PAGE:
Alvaro Lario, President, IFAD

Alvaro Lario, President, IFAD

In a scene-setting speech, Alvaro Lario, President, International Fund for Agricultural Development (IFAD), referred to the Africa Rural Climate Adaptation Financing Mechanism, just launched at COP 28, as an example of financial mechanisms required to support climate resilience. He said small-scale farmers produce up to 70% of the food in developing countries but receive a tiny fraction of climate finance, noting the need to support them in leading decent and profitable livelihoods.

Family photo

L-R: Kaveh Zahedi, FAO; Azucena María Arbeleche, Minister of Economy and Finance, Uruguay; Hani Sewilam, Minister of Water Resources and Irrigation, Egypt; Elizabeth Nsimadala, President, East African Farmers Federation; and Julia Wolf, FAO.

During the panel discussion, Azucena María Arbeleche, Minister of Economy and Finance, Uruguay, presented innovative financial mechanisms that are enabling her country to maintain livestock productivity while reducing GHGs from the sector. She reported on the Sovereign Sustainability-Linked Bonds, which link her country’s sovereign bond financing strategy to its climate targets under the Paris Agreement as set out in Uruguay’s Nationally Determined Contribution.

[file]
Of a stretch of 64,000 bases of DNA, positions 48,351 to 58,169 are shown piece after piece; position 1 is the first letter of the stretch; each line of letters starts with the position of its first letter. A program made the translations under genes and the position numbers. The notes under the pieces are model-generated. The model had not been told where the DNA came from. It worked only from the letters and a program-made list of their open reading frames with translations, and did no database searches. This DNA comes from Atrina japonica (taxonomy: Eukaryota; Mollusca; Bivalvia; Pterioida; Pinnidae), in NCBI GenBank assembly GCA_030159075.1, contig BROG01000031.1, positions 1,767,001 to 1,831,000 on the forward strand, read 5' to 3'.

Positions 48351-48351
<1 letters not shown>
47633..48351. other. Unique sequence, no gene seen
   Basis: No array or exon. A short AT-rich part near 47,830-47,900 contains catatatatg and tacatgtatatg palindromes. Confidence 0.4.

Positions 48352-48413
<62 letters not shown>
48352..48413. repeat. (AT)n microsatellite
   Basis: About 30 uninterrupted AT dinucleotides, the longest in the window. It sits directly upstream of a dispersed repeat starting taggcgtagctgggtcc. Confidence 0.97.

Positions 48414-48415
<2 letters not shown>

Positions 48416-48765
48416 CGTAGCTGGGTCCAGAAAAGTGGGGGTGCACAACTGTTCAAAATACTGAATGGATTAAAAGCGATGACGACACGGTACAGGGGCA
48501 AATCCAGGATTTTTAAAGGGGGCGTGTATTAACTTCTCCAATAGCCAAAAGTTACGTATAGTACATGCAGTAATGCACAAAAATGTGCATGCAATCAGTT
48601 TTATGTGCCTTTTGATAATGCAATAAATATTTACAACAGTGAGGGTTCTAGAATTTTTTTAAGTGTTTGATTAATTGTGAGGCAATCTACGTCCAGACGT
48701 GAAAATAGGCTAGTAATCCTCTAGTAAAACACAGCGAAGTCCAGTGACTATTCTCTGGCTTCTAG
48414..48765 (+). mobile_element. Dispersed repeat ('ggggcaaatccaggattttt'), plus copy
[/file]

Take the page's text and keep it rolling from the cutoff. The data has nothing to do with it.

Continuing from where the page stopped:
Hani Sewilam, Minister of Water Resources and Irrigation, Egypt, emphasized the need to promote water alongside the agriculture agenda at COPs. He said the momentum on these issues should lead to the transformative actions experienced in renewable energy in previous COPs. He lamented that research on water desalination has not borne applicable innovations, and called for low-cost technologies that support small-scale farmers in areas such as rain-fed agriculture.
Elizabeth Nsimadala, President, East African Farmers Federation, said farmers are central to achieving the transformation of food systems. She noted that too many intermediaries are speaking on behalf of farmers, calling for the recognition of farmer’s organizations that span from local to national, regional, and international levels. Nsimadala also emphasized that farmers require a place at the table when discussions on financing agricultural transformation are taking place and called for accountability on resource mobilization. 
During the discussion that followed, participants noted, among others, the need to engage governments alongside farmers to achieve on the ground successes in agrisystem transformation. They also stressed the need to ensure resilient seeds reach farmers and to promote technologies for “producing more with less.”

Organizer: FAO
Contact: Julia Wolf |
For more information:

To receive free coverage of global environmental events delivered to your inbox, subscribe to the ENB Update newsletter.

All ENB photos are free to use with attribution. For this COP 28 side event, please use: Photo by IISD/ENB | Matthew TenBruggencate.

Event organised by